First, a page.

Leadership in Higher Education

Top Faculty

The high rankings achieved this year, while gratifying, provide an imprecise image of the vitality of the academic programs. We are fortunate to have a faculty committed both to research and to teaching of the highest quality. The achievements of history professor Paul M. Gaston demonstrate that this tradition remains as strong as ever at the University of Virginia. Known for his inspiring teaching for more than three decades, Gaston was one of eleven professors throughout the state to receive a 1994 Outstanding Faculty Award from the State Council of Higher Education. His latest book, a study of an Alabama utopian community founded by his grandfather, was published this year.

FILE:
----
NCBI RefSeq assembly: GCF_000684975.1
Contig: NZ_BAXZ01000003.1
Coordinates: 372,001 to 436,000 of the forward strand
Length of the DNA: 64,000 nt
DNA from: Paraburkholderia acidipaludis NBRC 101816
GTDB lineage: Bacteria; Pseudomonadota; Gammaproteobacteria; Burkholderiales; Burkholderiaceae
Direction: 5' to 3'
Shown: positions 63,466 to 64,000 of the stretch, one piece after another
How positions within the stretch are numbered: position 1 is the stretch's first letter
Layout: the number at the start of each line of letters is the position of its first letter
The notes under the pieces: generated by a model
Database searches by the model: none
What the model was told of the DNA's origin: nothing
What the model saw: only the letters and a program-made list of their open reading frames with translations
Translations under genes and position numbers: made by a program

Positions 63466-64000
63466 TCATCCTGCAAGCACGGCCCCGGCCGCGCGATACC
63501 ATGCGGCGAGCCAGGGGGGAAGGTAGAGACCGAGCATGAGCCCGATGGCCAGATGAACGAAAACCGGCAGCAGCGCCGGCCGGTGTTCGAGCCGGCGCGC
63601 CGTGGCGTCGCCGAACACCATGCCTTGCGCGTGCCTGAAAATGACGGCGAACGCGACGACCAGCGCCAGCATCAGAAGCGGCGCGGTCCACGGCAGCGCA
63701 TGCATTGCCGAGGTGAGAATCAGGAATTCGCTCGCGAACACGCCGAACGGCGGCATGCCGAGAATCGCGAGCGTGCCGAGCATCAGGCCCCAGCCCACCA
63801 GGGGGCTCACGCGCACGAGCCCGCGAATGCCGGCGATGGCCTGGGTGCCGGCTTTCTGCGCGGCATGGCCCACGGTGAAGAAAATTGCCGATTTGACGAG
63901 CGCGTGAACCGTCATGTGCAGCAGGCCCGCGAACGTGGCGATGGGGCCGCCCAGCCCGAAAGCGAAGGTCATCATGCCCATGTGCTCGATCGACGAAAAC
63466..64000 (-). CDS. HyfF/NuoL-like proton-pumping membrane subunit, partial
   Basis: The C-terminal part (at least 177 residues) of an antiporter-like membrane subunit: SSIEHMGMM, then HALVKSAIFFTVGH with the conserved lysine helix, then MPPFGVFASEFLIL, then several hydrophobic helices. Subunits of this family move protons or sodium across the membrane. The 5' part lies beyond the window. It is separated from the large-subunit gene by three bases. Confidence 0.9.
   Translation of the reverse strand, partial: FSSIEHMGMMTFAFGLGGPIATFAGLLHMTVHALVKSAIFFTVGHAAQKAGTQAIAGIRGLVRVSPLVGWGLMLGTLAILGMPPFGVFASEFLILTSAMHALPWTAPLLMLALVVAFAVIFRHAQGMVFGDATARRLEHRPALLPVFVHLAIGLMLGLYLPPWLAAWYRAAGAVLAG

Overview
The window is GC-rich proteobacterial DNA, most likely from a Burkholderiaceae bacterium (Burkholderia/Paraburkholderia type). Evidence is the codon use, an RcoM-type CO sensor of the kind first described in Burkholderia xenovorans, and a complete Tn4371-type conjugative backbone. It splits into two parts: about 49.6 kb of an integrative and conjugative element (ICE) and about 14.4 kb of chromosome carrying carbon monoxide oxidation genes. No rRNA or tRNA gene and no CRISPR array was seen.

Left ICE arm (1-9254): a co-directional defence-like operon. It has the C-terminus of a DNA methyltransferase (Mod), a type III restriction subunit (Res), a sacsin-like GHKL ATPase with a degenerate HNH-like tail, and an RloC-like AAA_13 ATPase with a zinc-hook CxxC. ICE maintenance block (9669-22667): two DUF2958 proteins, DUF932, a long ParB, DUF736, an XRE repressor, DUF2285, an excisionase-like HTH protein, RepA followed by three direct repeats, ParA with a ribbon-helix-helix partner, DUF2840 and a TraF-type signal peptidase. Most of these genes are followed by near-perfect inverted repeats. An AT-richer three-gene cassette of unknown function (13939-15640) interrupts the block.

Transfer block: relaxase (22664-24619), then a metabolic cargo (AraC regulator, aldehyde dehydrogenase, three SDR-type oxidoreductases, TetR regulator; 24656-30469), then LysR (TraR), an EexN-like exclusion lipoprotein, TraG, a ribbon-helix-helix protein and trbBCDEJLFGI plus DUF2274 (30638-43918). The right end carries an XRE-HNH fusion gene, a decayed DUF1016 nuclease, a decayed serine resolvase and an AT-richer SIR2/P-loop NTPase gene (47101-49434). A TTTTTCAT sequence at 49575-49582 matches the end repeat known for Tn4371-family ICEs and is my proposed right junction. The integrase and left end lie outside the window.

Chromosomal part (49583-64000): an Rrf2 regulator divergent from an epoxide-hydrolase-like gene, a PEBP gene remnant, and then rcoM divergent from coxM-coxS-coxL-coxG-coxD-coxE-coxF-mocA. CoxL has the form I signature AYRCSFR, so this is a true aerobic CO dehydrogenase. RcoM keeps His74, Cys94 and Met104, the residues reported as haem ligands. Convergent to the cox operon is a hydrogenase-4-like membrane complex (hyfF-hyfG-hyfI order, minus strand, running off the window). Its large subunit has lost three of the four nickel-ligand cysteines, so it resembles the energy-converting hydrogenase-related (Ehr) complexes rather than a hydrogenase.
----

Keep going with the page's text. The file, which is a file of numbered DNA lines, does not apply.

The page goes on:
Other faculty were also singled out for national and statewide recognition. Among them was Melvyn P. Leffler, professor and chair of the history department, who received the Bancroft Prize - awarded annually by Columbia University to recognize books of exceptional merit in American history, biography, and diplomacy - for his latest book, A Preponderance of Power: National Security, the Truman Administration, and the Cold War. Anita K. Jones, professor of computer science, and Doris Kulhmann-Wilsdorf, University Professor of Applied Science, were selected as members of the National Academy of Engineering. Jones is currently on leave while serving as the director of defense research and engineering for the Department of Defense. Jean Sorrells-Jones, chief nursing executive, was named a Fellow of the American Academy of Nursing.